The author created some heart-rending conflict, but the final resolution is satisfying to read. In fact, I read it over at least three times. It was one of the loveliest scenes I’ve ever read. If you enjoy Amish romances, you don’t want to miss this one.

Disclosure of Material Connection: I received a complimentary review copy of this book from Bethany House Publisher’s Blogger Review Program. I was not required to write a positive review. The opinions I have expressed are my own. I am disclosing this in accordance with the Federal Trade Commission’s 16 CFR, Part 255: “Guides Concerning the Use of Endorsements and Testimonials in Advertising.”

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The Revealing (The Inn at Eagle Hill series Bk. 3) by Suzanne Woods Fisher ~Review~

The Revealing by Suzanne Woods Fisher

The RevealingThe Revealing is the third book in the Inn of Eagle Hill series. The first two books in the group are The Letters and The Calling. Another novella, an ebook, that can fit into the series is called The Rescue. All throughout The Revealing, references are made of some past events that may have taken place in one of the earlier books. I haven’t read any of the previous stories but the background information offered in this book seemed adequate to me to read this book alone.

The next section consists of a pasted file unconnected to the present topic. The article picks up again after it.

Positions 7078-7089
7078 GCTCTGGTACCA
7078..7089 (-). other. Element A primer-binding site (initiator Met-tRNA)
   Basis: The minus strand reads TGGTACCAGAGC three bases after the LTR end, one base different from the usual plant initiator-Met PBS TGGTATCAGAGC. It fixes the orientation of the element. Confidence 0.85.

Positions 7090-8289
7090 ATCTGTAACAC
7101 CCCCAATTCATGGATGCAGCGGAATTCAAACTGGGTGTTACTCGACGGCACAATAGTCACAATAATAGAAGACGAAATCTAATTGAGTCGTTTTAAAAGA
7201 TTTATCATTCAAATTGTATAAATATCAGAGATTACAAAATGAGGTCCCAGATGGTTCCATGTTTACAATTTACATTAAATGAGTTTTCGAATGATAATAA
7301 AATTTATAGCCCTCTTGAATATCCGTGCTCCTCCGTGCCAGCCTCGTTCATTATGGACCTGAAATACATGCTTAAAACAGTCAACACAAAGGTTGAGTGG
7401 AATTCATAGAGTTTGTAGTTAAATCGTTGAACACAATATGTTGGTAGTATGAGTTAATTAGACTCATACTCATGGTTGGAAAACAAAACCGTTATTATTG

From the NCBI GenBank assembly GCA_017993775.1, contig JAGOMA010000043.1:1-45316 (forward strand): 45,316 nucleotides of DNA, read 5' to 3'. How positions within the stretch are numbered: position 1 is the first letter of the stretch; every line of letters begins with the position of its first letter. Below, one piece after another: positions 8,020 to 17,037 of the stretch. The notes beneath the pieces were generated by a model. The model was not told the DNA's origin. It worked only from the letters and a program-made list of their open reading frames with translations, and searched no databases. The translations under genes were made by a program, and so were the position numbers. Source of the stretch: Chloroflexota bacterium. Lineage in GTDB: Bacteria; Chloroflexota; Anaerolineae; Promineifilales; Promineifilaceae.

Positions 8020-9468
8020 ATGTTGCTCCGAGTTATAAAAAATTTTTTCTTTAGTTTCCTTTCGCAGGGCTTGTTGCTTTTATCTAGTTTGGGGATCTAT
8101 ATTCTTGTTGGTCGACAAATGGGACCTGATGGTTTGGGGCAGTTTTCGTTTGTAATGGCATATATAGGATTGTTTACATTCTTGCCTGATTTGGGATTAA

The title provides a hint that this story will have some type of unexpected end to it. By the conclusion of the first paragraph, it’s confirmed that one of the main characters, Naomi King is shouldering a massive secret almost too large for her to handle. Somehow shy, unassuming Naomi had gotten into a secret relationship with an Amish man whose early years were spent living with a Mennonite family; one who had become restless enough the previous year to disappear awhile before returning to his Amish roots. Naomi’s brother Galen didn’t approve of Tobe Schrock. In spite of Galen’s dim view of Tobe, Naomi was drawn to Tobe, and it seemed Tobe felt the same way. But then, as if to prove Galen right, Tobe was sent to prison to take responsibility for his part in a financial scam involving his father’s business.